After brunch was finished, our teeth were brushed and the kids were properly bundled we headed off to the National Park on the Czech. The park itself is huge, but we just concerned ourselves with the most dSaxon Switzerlandramatic bit. Overlooking the Elbe river there are massive sandstone cliffs that drop down several hundred feet. All among these cliffs are towers of the same stone jutting up from the forest floor. Unfortunately there were tons of tourists and the day was quite cold, but we spent the morning wandering along paths set into the cliffs.
After a veal ragout and an Austrian beer we drove back into Dresden, pausing for an hour or so to have a traditional German afternoon snack of coffee and cake at a restaurant on a hill overlooking the city. It offered a view of the entire city, church spires rising as the tallest buildings among this ridiculously green city, where some neighborhoods got lost under the cover of foliage. The cakes were amazing. Massive slices of ornate creations. I had something made of layers of chocolote cake dotted with brandy-soaked cherries seperated by layers of whipped cream covered in whipped cream and dark chocolate shavings.
That evening we went back to Hellerau for dinner where the neighbors had organized a barbecue for the other tenants. They had set up tables in an “L” pattern big enough for 20 or 30 people. Each of the families brought a salad or two to share and meat for the grill. One guy had prepared an amazing German camp food: dough wrapped around a stick and cooked over an open fire. Anne and I pledged to bring this to America when next we were there. I spend most of the evening talking to a rather nice gentleman whose wife had had a baby a couple days earlier and a family of four whose father was American, and whose youngest daughter taught me a card game and some German words.
After dinner Frank and I went back into the city to see a concert Anne organized as part of the annual Dresdner Musikfestspiele. The concert took place in a newly rennovated church that had been destroyed during the war and rebuilt as close to the original as possible, including the murals on the ceiling and the decorations behind the alter. It’s crisp newness in such an old style gave me a feeling of being transported back in time to when the the original church was first built. An impression supported by the music.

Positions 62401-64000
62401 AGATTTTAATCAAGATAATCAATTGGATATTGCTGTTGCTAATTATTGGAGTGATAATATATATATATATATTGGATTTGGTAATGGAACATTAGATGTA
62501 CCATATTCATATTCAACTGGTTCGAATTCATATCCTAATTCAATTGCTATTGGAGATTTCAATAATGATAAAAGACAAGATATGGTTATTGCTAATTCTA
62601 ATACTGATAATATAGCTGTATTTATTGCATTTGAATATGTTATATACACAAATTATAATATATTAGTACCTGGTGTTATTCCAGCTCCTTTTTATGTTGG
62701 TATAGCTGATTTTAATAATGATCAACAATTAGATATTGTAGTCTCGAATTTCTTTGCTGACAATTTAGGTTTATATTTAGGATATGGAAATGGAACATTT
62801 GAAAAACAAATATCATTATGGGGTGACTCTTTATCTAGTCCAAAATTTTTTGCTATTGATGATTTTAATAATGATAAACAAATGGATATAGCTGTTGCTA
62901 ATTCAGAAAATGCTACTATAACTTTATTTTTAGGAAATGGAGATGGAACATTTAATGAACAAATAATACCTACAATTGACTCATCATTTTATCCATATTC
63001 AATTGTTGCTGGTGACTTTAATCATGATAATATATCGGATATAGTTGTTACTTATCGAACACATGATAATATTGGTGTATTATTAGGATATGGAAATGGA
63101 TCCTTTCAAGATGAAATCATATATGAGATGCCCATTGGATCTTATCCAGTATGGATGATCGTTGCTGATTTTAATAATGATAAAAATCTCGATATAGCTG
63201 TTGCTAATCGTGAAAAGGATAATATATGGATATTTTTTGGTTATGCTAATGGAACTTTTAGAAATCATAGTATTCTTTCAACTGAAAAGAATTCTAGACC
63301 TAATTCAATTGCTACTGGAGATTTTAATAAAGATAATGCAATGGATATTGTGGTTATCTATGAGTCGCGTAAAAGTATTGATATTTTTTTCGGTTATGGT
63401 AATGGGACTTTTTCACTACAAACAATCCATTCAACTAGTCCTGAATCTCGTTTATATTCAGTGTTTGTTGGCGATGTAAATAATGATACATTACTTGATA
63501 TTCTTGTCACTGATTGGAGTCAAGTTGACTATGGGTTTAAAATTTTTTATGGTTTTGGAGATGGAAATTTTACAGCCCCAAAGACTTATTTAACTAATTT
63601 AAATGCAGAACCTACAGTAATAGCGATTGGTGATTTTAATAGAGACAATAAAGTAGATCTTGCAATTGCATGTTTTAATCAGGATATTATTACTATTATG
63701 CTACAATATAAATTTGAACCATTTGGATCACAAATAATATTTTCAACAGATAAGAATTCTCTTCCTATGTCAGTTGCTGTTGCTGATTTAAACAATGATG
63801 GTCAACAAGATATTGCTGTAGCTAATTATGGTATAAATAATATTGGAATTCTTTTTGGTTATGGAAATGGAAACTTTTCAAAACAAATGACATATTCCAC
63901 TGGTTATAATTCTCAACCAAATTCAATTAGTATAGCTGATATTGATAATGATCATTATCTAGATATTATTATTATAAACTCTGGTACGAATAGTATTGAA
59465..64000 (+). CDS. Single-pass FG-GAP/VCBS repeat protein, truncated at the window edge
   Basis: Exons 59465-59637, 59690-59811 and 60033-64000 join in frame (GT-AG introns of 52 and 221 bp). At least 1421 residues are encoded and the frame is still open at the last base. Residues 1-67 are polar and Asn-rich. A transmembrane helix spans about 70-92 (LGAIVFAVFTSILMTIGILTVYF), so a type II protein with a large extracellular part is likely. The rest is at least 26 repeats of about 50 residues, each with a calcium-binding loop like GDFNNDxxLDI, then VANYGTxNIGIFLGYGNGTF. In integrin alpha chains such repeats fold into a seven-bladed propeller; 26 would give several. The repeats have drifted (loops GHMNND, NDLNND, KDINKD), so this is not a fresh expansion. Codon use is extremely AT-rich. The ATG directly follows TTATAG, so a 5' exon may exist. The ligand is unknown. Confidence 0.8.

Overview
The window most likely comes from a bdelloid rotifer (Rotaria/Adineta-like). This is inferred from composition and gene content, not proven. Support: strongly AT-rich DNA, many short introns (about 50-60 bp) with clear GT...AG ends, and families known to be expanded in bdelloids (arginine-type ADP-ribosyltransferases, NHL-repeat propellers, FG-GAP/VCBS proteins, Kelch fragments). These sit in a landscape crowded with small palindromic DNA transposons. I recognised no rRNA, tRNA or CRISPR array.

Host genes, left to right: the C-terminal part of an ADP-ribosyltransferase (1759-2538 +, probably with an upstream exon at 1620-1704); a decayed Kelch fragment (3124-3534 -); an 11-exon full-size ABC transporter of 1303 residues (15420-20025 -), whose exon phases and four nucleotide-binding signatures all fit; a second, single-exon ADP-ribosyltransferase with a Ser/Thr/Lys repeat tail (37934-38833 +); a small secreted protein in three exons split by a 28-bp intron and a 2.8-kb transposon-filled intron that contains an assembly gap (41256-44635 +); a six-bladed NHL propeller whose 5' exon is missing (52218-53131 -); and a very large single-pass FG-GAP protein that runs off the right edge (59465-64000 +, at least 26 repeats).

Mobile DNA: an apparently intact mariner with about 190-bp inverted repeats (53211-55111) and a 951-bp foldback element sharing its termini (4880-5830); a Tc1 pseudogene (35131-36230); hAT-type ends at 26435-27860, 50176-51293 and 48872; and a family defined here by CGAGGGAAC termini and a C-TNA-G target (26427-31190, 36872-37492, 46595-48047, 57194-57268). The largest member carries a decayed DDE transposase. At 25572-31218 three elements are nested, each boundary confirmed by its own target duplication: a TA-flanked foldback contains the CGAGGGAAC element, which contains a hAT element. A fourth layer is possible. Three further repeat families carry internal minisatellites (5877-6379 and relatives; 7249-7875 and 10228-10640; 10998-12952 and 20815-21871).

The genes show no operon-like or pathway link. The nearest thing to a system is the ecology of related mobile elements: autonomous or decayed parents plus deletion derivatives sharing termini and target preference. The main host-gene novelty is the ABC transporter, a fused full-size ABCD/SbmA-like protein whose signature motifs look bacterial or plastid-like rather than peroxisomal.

The concert was wonderful. The first piece was Mozart and featured a duet between a violin and viola supported by the orchestra over three movements. Then there was a ludicrously short piece by Bach and another three movements of Mozart. The entire thing only last 75 minutes but by the end I was exhausted. It’d been a long day and I feel asleep a moment after I shut the light.
Sunday was more leisurely. We had breakfast around nine, lingering over the same assortment of cheese and meat with a fresh round of bread. Martha and Frank had a childrens concert at eleven so Anne and I took Carl to an exhibition of the Old Masters at one of the old Palaces in the city center. They had Rembrandt, Titian, Corregio, Raphael, and even two Vermeers, which had an angelic softness about them.
Afterwards we returned home for lunch, then cake and coffee, and then it was time for me to go. The bus ride home was long and uneventful, unlike the weekend.